The PASKAL commandos apprehended the pirates and told the crew to come out of the citadel. Although they were earlier trading gunfire, the commandoes provided the captured pirates with medical treatment, and searched the rest of the ship before sounding the all clear.

All in all, 3 of the 7 pirates captured were injured in the gunfight, while the status of the remaining 11 on the escaped mothership were unknown. But most importantly, all 23 crew members on board emerged unharmed, and NO ONE DIED. Quite an accomplishment considering that the Republic of Korea’s special forces performed a similar operation around the same time and location but ended up killing 8 pirates! It’s no wonder this thrilling story got turned into a movie!


Actually, we got a lot of GOOD local movies… but people dunwanna watch 🙁

If our movies are getting better, why is there still a lack of response from local moviegoers? To get some answers, we actually went ahead and interviewed Adrian Teh, the director of PASKAL!

Cilisos writers with Adrian Teh (middle).

Cilisos writers with Adrian Teh (middle). Yes, we’re jealous of the life-sized Iron Man figure too.

Although PASKAL is his Malay language directorial debut, he isn’t new to the scene: he’s an award-winning director who’s directed and produced numerous films such as Ice Kacang Puppy Love (2010, producer), Balistik (2014, producer) and King of Mahjong (2015, director). Plus, he’s also the Chairman of the Chinese Film Association of Malaysia!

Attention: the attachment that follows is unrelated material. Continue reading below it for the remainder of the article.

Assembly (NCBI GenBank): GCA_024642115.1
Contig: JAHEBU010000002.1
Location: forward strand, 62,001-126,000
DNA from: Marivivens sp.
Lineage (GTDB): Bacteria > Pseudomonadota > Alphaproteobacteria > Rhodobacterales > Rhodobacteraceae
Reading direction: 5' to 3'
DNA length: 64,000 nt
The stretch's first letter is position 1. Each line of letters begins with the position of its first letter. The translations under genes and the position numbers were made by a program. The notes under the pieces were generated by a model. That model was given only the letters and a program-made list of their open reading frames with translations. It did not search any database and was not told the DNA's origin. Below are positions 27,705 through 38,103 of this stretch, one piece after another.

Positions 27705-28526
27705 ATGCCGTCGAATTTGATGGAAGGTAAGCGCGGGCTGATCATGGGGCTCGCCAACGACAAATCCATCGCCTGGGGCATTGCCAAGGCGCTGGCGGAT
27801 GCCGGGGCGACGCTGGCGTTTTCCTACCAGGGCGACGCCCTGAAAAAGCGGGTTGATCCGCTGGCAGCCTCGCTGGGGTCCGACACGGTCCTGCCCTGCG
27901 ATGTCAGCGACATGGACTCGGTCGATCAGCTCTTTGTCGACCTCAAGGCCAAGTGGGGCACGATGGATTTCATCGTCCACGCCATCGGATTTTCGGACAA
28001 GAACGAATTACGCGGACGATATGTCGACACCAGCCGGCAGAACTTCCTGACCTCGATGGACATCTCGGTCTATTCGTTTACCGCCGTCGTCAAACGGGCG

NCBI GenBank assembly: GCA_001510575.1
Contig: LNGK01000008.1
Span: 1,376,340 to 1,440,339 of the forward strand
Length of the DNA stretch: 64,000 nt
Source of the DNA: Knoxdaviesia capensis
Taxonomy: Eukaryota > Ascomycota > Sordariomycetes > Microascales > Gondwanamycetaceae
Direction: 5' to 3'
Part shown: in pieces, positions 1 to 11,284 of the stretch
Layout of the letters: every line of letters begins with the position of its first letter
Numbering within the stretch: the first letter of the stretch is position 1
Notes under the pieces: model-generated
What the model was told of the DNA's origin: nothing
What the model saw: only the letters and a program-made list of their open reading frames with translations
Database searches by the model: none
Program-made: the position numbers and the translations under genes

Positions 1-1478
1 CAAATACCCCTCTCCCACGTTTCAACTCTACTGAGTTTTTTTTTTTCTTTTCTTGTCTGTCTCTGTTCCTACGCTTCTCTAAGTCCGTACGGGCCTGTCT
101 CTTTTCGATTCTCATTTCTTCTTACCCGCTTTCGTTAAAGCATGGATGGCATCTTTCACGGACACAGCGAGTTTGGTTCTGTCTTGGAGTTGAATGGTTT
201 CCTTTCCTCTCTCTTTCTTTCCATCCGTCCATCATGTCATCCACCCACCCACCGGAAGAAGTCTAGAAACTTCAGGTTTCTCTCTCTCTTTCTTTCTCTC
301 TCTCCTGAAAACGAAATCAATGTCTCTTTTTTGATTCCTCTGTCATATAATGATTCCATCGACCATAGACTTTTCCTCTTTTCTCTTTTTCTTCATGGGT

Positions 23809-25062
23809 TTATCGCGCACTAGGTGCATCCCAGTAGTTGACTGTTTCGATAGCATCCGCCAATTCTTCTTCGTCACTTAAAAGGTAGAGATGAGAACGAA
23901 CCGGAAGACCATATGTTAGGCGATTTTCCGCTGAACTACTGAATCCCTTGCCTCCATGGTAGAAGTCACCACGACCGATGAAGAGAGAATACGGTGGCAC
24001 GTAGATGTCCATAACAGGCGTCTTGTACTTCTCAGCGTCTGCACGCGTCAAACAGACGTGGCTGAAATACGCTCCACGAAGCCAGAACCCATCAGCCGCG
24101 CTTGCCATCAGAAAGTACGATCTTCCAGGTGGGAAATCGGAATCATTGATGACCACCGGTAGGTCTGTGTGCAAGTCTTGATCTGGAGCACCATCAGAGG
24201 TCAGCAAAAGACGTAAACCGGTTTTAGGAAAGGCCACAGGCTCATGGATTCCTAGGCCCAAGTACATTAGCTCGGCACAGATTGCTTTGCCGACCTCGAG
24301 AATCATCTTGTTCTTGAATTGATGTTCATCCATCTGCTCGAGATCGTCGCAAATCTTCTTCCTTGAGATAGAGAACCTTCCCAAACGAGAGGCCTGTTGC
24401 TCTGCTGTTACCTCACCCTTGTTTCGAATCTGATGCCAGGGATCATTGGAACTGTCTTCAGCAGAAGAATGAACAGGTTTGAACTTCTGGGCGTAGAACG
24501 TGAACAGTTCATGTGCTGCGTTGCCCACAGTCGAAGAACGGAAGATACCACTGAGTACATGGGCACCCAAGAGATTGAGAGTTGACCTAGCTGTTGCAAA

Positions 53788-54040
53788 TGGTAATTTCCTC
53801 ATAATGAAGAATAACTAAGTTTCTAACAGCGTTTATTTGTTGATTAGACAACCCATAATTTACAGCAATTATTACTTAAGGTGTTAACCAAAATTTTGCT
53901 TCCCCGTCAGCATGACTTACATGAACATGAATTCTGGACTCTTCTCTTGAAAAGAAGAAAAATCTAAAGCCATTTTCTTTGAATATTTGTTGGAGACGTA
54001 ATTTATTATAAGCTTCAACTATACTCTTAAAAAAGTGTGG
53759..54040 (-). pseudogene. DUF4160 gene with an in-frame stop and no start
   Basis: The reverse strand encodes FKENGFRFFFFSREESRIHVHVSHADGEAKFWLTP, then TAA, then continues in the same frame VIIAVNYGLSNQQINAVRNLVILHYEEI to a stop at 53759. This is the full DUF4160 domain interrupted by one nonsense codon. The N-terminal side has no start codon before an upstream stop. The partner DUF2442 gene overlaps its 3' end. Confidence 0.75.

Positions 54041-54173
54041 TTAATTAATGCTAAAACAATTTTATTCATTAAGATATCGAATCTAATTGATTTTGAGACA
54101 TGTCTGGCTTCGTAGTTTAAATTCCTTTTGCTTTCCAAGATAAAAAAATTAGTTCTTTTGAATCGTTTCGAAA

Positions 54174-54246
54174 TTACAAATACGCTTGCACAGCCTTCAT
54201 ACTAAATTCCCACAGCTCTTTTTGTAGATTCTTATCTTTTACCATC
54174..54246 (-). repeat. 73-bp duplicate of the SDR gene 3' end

According to Adrian, one of the reasons is that local films generally tend to focus more on being flashy rather than realistic, focusing more on the ‘gaya’ and ‘macho’ aspects rather than on the details. For Adrian personally, he believes in emphasis on realism and detail because he feels the audience can tell the difference.

When asked about some of the challenges faced during the making of PASKAL: The Movie, he said that being a relative unknown and getting everything started were the hardest parts, and once that was done everything fell into place:

‘Your actors are new, your IP is new, you’re a Chinese director; nobody knows you in the Malay community’… These are actual comments that I heard, but the more you tell me I cannot do it, the more I want to do it!” – Adrian Teh 

According to Adrian, it took him 7 months just to meet with the Chief of Navy, and another 2-3 months to get the permission from him to shoot the movie!